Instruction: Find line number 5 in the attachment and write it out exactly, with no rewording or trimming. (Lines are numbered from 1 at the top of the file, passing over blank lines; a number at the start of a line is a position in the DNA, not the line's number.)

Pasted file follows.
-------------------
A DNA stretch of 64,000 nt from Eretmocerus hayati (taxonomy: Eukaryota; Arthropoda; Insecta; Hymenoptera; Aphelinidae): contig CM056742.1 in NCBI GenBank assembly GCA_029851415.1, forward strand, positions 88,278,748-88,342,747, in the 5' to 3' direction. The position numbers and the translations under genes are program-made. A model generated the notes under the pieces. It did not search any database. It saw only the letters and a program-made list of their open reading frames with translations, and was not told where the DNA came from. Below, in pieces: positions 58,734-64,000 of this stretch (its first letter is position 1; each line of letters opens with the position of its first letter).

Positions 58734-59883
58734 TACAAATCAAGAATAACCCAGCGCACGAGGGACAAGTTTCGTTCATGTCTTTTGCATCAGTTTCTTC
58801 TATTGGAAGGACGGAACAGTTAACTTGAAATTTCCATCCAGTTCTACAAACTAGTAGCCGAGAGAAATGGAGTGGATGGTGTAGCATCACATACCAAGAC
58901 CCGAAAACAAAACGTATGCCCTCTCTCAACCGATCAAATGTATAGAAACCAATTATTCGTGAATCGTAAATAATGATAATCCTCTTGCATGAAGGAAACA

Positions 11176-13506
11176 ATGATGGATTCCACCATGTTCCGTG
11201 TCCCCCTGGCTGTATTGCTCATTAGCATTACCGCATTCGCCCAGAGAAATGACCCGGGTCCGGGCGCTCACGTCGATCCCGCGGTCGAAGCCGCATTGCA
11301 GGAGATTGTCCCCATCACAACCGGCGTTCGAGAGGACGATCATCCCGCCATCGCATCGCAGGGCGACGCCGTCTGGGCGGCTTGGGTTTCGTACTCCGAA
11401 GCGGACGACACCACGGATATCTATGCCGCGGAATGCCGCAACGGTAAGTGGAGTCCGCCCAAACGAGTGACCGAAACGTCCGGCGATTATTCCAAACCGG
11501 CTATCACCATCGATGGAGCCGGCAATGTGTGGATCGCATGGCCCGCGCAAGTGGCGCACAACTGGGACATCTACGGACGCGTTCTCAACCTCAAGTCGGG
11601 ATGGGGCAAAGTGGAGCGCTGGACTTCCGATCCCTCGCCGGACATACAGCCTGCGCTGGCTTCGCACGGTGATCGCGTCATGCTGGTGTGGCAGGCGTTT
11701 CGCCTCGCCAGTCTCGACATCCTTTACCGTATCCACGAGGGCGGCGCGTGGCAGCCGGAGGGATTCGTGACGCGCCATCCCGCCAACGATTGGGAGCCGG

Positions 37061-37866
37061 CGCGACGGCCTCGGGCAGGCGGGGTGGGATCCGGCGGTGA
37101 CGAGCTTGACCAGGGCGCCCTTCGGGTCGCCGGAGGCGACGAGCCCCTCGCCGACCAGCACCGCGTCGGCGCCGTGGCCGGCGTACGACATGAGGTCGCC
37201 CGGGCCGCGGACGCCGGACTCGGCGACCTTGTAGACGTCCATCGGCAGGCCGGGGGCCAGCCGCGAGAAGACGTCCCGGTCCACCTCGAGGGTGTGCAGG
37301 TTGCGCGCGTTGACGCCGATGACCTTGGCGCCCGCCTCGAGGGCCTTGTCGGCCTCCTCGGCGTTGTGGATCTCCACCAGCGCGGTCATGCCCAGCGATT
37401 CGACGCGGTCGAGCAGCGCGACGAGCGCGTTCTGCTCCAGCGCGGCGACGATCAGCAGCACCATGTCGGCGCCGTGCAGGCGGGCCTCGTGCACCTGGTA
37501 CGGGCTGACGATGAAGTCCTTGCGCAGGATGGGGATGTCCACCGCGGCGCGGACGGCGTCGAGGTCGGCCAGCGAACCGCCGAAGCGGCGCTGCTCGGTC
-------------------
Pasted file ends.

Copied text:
58901 CCGAAAACAAAACGTATGCCCTCTCTCAACCGATCAAATGTATAGAAACCAATTATTCGTGAATCGTAAATAATGATAATCCTCTTGCATGAAGGAAACA